Lin Shaye and Travis Zariwny
Travis Zariwny

EFF: Are you a horror fan? What horror films and directors you like most and why?

TZ: I love horror. I watched horror movies growing up with my dad. We literally burned out the video section at Blockbuster when it was around and then Netflix brought in a new wave of films and then finally Amazon, which is the best. Anybody that made a movie could put it up on Amazon, that is when I started to see what rookies and everybody with an idea or camera was making. It is an exciting time to be a filmmaker, I love watching bad lighting, terrible sound, goofy acting and bad special effects,  because somebody poured there heart and soul into that 92 minutes and I truly recognize that: I should be a critic. I would give every film at least 4 stars just for getting made... it is that difficult really.  

EFF: What directors has influenced on your career, directly and not directly?

TZ: Oh boy every one of them... While I was super young the big three for me where Spielberg, Lucas and Ridley Scott. Now there are so many creative directors out there making killer stuff I can't even name them, but I am watching there movies and learning from them. From first timers to pros, I love the mexicans! Alfonso Cuaron, Alejandro Gonzalez and Guillermo Del Toro and the Italians: Sergio Leone, Mario Bava and Martin Scorsese.  I started following Chole Zhao after her film "Songs My Brother Taught Me" as well as Kathryn Bigelow, Sofia Coppola, Mimi Leder, and the awesome late Penny Marshall who was making movies before anyone told her she could.  I literally watch every movie I can, I love Joe Bob Briggs, The Asylum to Dreamwork, all movies are good because a group of people got together and did what they dreamed about doing.-making a film.

EFF: What advice would you give for those want-to-be filmmaker who are undecided in how to make their first film?

TZ: I would say jump into the process and be brave. Mistakes will be make. It might not be your best work but it is a film. If you can make a movie from start to finish you have achieved something few people have done, do not compare your work to others... EVER... A movie is like a drawing,  everybody can draw as kid;  but along the way; somebody said your art sucked or you compared you work to someone else  and then quit drawing, sad, never do that, just make it and see if you like it.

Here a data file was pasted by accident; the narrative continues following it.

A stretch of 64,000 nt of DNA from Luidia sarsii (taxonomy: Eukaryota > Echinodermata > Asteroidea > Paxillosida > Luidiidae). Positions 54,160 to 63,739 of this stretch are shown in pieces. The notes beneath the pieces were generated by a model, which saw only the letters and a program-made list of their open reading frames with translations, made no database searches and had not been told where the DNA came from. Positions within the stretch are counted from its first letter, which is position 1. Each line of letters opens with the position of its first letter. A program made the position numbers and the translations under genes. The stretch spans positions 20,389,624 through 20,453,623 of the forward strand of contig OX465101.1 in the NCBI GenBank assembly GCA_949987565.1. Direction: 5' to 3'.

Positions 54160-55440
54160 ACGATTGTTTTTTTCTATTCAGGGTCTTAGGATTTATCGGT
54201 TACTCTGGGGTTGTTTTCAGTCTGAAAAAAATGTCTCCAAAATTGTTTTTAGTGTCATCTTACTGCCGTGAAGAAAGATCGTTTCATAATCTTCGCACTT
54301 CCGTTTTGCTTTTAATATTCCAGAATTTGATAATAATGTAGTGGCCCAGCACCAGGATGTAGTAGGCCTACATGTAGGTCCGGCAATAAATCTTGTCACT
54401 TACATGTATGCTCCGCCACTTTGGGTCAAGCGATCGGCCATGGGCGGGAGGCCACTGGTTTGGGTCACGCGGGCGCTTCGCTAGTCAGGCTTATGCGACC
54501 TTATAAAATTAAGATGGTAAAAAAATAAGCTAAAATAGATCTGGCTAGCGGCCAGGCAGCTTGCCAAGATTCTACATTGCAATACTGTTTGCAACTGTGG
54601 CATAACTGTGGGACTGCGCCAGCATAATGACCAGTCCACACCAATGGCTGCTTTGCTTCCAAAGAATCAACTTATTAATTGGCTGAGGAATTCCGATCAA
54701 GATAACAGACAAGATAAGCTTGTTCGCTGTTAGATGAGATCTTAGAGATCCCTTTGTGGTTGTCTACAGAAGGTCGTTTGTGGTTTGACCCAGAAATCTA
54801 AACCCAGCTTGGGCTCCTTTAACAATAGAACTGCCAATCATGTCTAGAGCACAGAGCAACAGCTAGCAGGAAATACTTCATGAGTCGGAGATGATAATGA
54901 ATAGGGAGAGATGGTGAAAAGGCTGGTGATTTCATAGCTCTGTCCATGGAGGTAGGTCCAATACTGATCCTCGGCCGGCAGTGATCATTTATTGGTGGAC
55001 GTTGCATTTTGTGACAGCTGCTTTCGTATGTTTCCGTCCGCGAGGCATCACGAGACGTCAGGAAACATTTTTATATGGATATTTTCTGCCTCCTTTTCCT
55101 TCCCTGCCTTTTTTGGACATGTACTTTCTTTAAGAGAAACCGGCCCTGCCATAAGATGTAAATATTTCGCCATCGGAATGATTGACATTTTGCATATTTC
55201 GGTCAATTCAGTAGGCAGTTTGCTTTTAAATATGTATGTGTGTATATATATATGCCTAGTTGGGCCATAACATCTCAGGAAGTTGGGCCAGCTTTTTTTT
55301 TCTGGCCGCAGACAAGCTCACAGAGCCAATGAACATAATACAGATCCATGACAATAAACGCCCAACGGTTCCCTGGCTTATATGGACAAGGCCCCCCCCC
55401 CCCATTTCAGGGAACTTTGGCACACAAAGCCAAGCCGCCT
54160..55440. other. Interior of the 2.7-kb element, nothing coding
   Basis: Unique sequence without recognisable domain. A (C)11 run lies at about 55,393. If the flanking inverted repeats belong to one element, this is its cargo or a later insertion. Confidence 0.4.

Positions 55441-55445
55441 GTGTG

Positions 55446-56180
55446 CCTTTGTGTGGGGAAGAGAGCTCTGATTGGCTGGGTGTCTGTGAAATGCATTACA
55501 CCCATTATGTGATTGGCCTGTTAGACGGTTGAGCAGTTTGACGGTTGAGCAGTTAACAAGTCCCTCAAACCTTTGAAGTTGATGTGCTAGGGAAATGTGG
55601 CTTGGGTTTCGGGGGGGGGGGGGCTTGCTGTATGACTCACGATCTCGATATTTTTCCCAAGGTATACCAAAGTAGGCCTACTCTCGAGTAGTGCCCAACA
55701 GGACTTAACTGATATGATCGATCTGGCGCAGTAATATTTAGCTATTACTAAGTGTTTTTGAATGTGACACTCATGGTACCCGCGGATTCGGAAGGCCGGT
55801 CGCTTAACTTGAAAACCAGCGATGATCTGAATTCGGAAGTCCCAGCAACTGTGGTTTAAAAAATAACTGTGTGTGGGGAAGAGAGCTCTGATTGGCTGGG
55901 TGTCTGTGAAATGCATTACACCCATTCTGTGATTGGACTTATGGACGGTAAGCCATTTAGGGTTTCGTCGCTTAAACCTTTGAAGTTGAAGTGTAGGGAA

EFF: What equipments, cameras did you use for your films, Cabin fever, Intruder and The Midnight Man, and please, do you have a particular angle, take, or technique you like most?

TZ: I love Panavison cameras because I grew up and trained on them, but as film switched to digital 4k I found the Arri Alexa to be my favorite motion picture camera to date. I have worked with countless systems and each has their own unique traits and looks. I would recommend using whatever camera your budget can afford.

EFF: What is new in your career, where people can hear you from?

TZ: I forced myself to buy a camera and made a documentary this year (2018) as well as three 'long' experimental short films. I also got Final Cut X and started editing my own projects. Much like anybody can write a book and self-publish, anybody can make a movie and get it out there. I discovered the creative freedom of experimental film as well as found footage methodology and I am currently making and producing my own stuff for fun.  

EFF: Do you see yourself making horror films always? Or you see shooting another genres?

TZ: I really like making horror films but I want to expand into other genres as well. I have written over 17 screenplays and only 5 of them are horror. It's funny because you get less money to make a monster crawl across the ceiling and splash blood around then you do for  a drama with two people talking in a coffee shop. A lot of my film background is SUNDANCE. I grew professionally working on dramatic edgy stories and that is where I really want to go.  It's easier to make people cry then to scare them, a beautiful drama is what I want to make next. 

EFF: If a rookie filmmaker with no experience at all, goes to you and ask you for an advice about a cheap camera or equipments he or she can uses to make his low budget film, what would you recommend him or her?

TZ: I would say you have everything you need in the palm of your hand; lots of filmmakers are using the iPhone or any Smart phone really, as a tool to create. I think the modern audiences are tuned into the different "looks and styles" of so many different filmmakers now, that the market is wide open. You have more opportunity to get you stuff out there, more than ever before: no matter what it looks like. There are more platforms to display your work:  hundreds if not thousands of film festivals, YouTube, Vimeo, etc... But you have to make something.
I am literally following my own advice here… There is no excuse to not make a movie if you truly want to make a movie. 

**Travis Zariwny's | Imdb |  **

**INTRUDER (2016) Imdb |  iTunes Amazon  **

**CABIN FEVER (2016) Imdb |  iTunes Amazon BestBuy Microsoft **

**THE MIDNIGHT MAN (2016)  Imdb |  iTunes Amazon BestBuy Microsoft  **